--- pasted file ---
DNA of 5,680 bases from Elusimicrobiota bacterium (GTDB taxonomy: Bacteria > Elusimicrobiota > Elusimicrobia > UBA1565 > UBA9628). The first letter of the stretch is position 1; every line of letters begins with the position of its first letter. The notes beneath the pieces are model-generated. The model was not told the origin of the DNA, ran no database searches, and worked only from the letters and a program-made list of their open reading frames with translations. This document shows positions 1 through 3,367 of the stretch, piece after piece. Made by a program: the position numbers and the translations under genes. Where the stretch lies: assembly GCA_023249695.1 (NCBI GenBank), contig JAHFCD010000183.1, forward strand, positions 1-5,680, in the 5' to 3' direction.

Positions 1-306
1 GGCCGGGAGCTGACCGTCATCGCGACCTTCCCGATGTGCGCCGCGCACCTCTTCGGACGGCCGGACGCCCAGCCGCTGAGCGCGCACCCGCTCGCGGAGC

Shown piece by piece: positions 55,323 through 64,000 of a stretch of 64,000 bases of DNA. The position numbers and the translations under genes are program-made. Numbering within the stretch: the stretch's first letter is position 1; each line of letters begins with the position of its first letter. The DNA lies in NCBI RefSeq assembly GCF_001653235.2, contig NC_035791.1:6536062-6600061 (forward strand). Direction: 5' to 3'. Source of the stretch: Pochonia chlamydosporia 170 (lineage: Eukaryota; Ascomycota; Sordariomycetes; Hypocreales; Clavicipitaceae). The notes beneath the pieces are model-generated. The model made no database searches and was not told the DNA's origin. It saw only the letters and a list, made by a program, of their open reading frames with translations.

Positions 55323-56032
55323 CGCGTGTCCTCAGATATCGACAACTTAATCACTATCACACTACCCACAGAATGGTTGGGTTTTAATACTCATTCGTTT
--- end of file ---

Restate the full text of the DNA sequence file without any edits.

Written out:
DNA of 5,680 bases from Elusimicrobiota bacterium (GTDB taxonomy: Bacteria > Elusimicrobiota > Elusimicrobia > UBA1565 > UBA9628). The first letter of the stretch is position 1; every line of letters begins with the position of its first letter. The notes beneath the pieces are model-generated. The model was not told the origin of the DNA, ran no database searches, and worked only from the letters and a program-made list of their open reading frames with translations. This document shows positions 1 through 3,367 of the stretch, piece after piece. Made by a program: the position numbers and the translations under genes. Where the stretch lies: assembly GCA_023249695.1 (NCBI GenBank), contig JAHFCD010000183.1, forward strand, positions 1-5,680, in the 5' to 3' direction.

Positions 1-306
1 GGCCGGGAGCTGACCGTCATCGCGACCTTCCCGATGTGCGCCGCGCACCTCTTCGGACGGCCGGACGCCCAGCCGCTGAGCGCGCACCCGCTCGCGGAGC

Shown piece by piece: positions 55,323 through 64,000 of a stretch of 64,000 bases of DNA. The position numbers and the translations under genes are program-made. Numbering within the stretch: the stretch's first letter is position 1; each line of letters begins with the position of its first letter. The DNA lies in NCBI RefSeq assembly GCF_001653235.2, contig NC_035791.1:6536062-6600061 (forward strand). Direction: 5' to 3'. Source of the stretch: Pochonia chlamydosporia 170 (lineage: Eukaryota; Ascomycota; Sordariomycetes; Hypocreales; Clavicipitaceae). The notes beneath the pieces are model-generated. The model made no database searches and was not told the DNA's origin. It saw only the letters and a list, made by a program, of their open reading frames with translations.

Positions 55323-56032
55323 CGCGTGTCCTCAGATATCGACAACTTAATCACTATCACACTACCCACAGAATGGTTGGGTTTTAATACTCATTCGTTT